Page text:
But—here's where it gets complicated—primary delegates alone can't carry either Obama or Clinton all the way to 2,025, the magic number (a simple majority) needed to win the nomination. It's mathematically impossible, apparently, given the closeness of the race and the number of primary delegates left to win in the remaining contests. The church of arithmetic therefore will have to yield at some point to the church of perception—in this case, the perceptions of the 795 superdelegates who'll provide the necessary margin to one candidate or the other.
Superdelegates are free to change their minds about whom to support right up until the roll call at the convention. It's widely assumed that once the primary season's over, most superdelegates will side with whichever candidate has won the most popular support. That's what happened in 1984, according to Walter Mondale's delegate counter, Tad Devine. Mondale ended the primary season about 40 delegates shy of a majority. Gary Hart had won in more states than Mondale, but Mondale had received slightly more votes overall, and he had more delegates than Hart. So the superdelegates went with Mondale.
The trouble is, how do you define "popular support"? Is it the number of delegates won? According to Slate's excellent delegate counter, Obama has 140 more primary delegates than Clinton. That spread would narrow to 84 primary delegates if Clinton were to win every remaining primary by 10 points, which seems unlikely. But suppose this were to happen, or some variation that yielded a similar numeric difference. Would superdelegates perceive this as a win for Obama, or a virtual tie? Proportionally, 84 primary delegates would constitute about 2 percent of all delegates in attendance at the convention. Would 2 percent constitute a mandate? How close does the delegate count need to get before the superdelegates call it a wash? A consensus has yet to emerge on that magic number. (Presumably the magic number should be less than the primary-delegate spread between Hart and Mondale in 1984, but I don't know what that number is. It can't be 40, because there was a third candidate, Jesse Jackson, who still controlled some delegates. If you know the answer, please e-mail me at firstname.lastname@example.org.)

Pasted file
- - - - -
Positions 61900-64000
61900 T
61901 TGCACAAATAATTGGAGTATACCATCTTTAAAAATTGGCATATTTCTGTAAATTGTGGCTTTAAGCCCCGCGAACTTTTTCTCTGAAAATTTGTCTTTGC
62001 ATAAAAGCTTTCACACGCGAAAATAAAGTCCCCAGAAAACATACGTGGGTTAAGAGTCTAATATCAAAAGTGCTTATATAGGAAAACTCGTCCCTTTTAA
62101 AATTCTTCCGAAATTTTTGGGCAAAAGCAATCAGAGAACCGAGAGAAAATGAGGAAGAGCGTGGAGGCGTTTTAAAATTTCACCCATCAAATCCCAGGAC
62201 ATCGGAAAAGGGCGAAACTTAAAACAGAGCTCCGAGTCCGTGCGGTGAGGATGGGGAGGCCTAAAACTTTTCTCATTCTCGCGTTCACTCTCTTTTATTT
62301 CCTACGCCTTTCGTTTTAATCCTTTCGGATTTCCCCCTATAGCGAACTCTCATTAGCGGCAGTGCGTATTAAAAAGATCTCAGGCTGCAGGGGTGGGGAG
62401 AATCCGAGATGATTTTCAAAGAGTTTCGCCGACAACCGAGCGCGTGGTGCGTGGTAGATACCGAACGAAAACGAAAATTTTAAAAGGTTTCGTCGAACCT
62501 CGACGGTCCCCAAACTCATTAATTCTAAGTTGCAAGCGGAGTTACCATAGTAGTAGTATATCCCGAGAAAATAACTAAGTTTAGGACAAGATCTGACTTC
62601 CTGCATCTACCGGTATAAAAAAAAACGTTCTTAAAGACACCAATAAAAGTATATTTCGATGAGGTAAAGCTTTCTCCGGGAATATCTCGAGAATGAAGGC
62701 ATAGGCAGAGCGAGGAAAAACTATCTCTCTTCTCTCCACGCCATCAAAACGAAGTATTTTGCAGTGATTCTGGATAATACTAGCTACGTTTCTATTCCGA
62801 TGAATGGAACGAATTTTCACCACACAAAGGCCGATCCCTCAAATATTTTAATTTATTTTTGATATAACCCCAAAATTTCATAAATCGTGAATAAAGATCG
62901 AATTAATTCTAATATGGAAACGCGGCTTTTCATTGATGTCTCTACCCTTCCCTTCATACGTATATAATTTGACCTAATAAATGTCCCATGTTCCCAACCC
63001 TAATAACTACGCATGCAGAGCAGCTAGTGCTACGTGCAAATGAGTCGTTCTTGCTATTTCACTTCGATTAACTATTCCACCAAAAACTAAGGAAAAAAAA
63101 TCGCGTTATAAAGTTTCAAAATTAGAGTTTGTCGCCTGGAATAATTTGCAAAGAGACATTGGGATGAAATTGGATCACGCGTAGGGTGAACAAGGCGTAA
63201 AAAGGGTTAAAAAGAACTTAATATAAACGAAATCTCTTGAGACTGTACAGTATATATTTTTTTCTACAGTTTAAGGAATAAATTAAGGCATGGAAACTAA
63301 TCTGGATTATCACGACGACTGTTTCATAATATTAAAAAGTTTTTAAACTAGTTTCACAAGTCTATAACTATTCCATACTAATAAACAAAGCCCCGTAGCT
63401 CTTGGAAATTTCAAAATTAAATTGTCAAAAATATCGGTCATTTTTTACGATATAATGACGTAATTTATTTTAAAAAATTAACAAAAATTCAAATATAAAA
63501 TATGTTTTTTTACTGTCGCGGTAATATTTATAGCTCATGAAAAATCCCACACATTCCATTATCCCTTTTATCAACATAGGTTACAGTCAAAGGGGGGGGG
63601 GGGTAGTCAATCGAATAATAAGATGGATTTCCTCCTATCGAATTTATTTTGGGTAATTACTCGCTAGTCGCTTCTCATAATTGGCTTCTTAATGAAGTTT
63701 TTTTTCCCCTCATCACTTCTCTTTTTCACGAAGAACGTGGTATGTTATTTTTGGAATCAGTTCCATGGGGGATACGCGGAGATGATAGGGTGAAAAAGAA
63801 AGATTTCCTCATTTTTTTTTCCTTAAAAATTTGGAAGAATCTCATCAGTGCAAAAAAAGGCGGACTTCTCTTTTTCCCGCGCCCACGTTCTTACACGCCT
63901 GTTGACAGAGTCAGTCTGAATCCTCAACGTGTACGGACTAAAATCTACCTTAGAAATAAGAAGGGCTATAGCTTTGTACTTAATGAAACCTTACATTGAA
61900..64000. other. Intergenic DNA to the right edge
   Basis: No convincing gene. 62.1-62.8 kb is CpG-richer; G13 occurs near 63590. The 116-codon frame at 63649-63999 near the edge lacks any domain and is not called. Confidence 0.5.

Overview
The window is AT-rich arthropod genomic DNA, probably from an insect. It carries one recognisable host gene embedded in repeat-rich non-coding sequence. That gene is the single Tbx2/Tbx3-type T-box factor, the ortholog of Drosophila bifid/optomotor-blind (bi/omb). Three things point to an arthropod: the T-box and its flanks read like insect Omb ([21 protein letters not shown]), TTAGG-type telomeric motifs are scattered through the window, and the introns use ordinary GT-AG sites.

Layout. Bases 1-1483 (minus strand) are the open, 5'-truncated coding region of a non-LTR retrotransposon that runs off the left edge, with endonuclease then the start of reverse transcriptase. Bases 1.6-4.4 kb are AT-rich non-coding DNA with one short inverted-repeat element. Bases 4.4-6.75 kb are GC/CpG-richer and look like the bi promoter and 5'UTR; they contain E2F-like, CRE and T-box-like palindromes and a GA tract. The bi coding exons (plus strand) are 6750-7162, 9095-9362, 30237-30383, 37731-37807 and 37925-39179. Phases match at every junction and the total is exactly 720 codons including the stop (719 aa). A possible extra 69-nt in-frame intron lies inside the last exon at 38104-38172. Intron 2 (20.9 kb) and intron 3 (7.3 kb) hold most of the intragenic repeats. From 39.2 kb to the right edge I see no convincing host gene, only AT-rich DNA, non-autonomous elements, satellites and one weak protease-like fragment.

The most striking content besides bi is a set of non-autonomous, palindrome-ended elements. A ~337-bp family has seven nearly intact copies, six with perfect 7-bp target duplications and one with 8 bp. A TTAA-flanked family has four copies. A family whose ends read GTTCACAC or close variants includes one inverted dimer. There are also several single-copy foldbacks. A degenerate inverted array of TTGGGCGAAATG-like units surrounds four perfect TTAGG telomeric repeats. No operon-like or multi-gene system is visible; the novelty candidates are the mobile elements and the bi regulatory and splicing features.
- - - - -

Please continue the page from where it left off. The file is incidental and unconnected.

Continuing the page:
Or is the proper metric the total number of votes cast in the primaries? The Web site RealClearPolitics estimates that Obama is nearly 600,000 primary votes ahead of Clinton nationwide. But if Michigan and Florida are counted (which they probably shouldn't be, because Obama and Clinton didn't campaign there and because in Michigan Hillary was the only major candidate on the ballot), that 600,000 plurality shifts over to Clinton. Conceivably the same percentages might be achieved if Michigan and Florida are permitted to vote again prior to the convention, as seems more likely. It's even possible that one candidate will receive a plurality of primary votes while another candidate receives a plurality of delegates. Do votes trump delegates? Do delegates trump votes?
A cherished political cliché has it that politics ain't beanbag. But Mr. Dooley was wrong. Politics is beanbag, not in the sense that it's a gentle game suitable for small children but in the sense that you don't necessarily have to get the beanbag through the hole in the target box to win. Under the right circumstances, you can still win if you get it near the hole. To pull that off, though, it helps to know the rules. The arithmecracy has no clear guidance to offer, because these aren't mathematical questions.
Momentucracy vs. Arithmecracy Archive:
Feb. 6, 2008: "Triumph of the Arithmecrats"
Feb. 1, 2008: "On the Media" interview about momentucracy and arithmecracy, New York Public Radio
Jan. 30, 2008: "Momentucrats vs. Arithmecrats, Part 2"
Jan. 28, 2008: "Momentucrats vs. Arithmecrats"
Jan. 21, 2008: "Is Obama Winning?"
Dec. 11, 2007: "Whose Nominee Is It, Anyway?"